The American Bar Association Mumbles as Beijing Arrests Lawyers

beijing-lawyers-arrested

Not Such Good American Friends.

Every foreign business or nonprofit in China has to balance its principles with the realities of operating in a dictatorship. But what’s the point of claiming to promote the rule of law in China if your presence and silence serve as political cover for the worst legal abuses?

China’s recent arrests of human-rights lawyers have drawn protests from around the world, but there’s a notable, mumbling exception: the American Bar Association.

“ABA leaders acknowledge that the development of a just rule of law is a continuing struggle in every nation, including the United States.”

— ABA President William Hubbard

State security agents rounded up some 235 lawyers and other legal activists around the country last month, some of them grabbed, hooded and not heard from since. Beijing officials have railed against a “major criminal gang” of lawyers “plotting to stir up sensitive cases.”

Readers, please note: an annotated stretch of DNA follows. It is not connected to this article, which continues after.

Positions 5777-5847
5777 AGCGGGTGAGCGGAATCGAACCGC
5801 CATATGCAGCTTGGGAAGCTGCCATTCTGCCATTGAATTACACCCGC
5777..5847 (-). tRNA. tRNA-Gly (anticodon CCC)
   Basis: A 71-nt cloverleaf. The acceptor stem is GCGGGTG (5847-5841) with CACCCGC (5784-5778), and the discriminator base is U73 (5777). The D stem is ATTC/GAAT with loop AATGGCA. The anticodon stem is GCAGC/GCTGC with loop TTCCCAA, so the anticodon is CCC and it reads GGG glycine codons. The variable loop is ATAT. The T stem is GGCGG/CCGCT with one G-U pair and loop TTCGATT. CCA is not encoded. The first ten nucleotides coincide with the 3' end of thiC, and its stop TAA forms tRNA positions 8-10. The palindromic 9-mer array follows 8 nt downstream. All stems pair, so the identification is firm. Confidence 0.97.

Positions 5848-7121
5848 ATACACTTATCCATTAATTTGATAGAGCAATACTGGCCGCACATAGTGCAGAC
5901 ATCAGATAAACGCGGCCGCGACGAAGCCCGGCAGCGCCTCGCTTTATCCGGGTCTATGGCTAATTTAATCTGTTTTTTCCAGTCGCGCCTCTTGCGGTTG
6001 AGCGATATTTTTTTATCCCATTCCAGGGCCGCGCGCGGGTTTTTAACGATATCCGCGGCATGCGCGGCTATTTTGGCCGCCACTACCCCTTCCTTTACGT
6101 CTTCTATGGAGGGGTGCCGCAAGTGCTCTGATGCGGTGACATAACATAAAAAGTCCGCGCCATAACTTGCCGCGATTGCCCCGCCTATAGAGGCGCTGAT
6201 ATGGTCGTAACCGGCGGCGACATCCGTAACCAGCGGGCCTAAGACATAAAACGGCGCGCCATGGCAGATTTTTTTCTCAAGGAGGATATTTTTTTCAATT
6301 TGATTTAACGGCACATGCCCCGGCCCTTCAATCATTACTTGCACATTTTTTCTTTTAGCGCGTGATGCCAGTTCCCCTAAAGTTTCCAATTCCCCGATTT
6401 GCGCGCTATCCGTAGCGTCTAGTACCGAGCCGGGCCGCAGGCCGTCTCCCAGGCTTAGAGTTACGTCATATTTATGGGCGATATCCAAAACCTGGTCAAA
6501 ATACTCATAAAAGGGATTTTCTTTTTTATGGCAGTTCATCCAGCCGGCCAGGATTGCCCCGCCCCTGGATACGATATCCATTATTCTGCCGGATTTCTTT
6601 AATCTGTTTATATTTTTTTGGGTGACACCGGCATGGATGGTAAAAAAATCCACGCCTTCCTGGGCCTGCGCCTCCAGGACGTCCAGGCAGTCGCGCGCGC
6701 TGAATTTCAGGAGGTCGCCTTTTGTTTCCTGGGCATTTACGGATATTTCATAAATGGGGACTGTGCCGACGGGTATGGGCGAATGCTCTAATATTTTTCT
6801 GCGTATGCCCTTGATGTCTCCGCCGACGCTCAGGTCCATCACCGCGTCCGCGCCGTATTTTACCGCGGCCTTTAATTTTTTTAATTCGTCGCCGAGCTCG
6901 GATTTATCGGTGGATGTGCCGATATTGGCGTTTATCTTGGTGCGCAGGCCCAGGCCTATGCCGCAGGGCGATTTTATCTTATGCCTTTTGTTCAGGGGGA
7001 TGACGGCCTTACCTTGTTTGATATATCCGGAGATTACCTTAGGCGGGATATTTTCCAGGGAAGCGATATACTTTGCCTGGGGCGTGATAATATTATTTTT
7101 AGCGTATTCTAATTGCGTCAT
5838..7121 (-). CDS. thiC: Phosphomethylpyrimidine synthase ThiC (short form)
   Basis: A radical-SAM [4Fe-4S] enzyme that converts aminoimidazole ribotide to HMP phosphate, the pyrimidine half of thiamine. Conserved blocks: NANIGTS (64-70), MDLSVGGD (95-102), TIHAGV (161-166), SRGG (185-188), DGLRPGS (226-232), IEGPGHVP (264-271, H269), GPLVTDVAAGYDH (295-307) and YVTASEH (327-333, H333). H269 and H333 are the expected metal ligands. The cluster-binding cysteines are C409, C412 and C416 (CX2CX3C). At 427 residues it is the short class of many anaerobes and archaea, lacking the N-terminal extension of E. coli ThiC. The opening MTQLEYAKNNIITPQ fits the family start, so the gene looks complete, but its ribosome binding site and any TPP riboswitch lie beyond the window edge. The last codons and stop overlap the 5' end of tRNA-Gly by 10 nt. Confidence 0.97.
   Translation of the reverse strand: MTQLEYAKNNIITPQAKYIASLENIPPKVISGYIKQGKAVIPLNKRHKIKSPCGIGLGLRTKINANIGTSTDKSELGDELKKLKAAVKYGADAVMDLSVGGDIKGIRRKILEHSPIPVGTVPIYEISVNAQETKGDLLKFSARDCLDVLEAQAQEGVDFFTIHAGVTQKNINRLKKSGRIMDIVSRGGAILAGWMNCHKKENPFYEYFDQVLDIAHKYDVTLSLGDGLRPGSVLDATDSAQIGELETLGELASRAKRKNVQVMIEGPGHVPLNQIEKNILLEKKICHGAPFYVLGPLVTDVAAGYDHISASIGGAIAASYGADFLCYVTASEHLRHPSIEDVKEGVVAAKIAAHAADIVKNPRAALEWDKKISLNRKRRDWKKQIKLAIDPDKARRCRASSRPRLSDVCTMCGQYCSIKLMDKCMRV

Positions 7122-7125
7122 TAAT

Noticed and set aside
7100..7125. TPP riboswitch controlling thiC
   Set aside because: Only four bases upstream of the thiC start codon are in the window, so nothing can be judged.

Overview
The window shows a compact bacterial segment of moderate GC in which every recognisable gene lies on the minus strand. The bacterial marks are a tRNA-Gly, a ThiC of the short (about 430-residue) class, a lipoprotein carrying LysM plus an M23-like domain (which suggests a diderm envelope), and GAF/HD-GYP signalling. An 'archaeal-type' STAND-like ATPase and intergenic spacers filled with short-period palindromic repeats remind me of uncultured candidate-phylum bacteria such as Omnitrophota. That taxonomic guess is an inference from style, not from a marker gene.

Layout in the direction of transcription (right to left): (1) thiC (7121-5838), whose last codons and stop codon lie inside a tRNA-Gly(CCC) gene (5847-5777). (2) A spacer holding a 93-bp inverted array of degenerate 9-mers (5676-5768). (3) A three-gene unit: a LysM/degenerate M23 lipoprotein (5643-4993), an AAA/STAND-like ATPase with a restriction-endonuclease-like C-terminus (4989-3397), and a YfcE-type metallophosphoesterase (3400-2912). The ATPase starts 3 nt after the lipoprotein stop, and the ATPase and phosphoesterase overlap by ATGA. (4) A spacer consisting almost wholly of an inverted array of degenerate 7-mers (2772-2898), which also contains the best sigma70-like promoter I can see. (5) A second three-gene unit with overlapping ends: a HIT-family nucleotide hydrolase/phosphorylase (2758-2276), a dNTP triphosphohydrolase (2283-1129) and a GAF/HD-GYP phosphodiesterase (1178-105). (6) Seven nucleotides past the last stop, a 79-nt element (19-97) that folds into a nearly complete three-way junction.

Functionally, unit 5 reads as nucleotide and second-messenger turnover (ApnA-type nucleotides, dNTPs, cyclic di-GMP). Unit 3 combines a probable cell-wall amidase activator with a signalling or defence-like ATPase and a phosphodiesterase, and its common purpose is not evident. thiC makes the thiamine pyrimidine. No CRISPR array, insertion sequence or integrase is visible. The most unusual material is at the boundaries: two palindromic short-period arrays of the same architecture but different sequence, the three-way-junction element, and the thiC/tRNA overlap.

Activists protest outside the Chinese embassy in Bangkok on August 6, 2015. Amnesty International staged a protest outside the Chinese embassy to demand the release of over 200 human rights lawyers and activists in China. AFP PHOTO / Nicolas ASFOURI

Amnesty International staged a protest outside the Chinese embassy to demand the release of over 200 human rights lawyers and activists in China. AFP/ Nicolas ASFOURI

Some brave voices inside China have spoken up for these political prisoners, as have legal groups in Hong Kong and Taiwan. The New York City Bar Association expressed “grave concern” and called on Beijing to “immediately release” those lawlessly detained, more than 20 of whom it cited by name.

Then there’s the ABA. In a five-paragraph statement last week, ABA President William Hubbard said his organization “encourages the Chinese Government to permit lawyers to discharge their professional duty to assure achievement of the fair and just legal system that the Communist Party has promised to all its citizens.” And that was the forceful part….(read more)

WSJ



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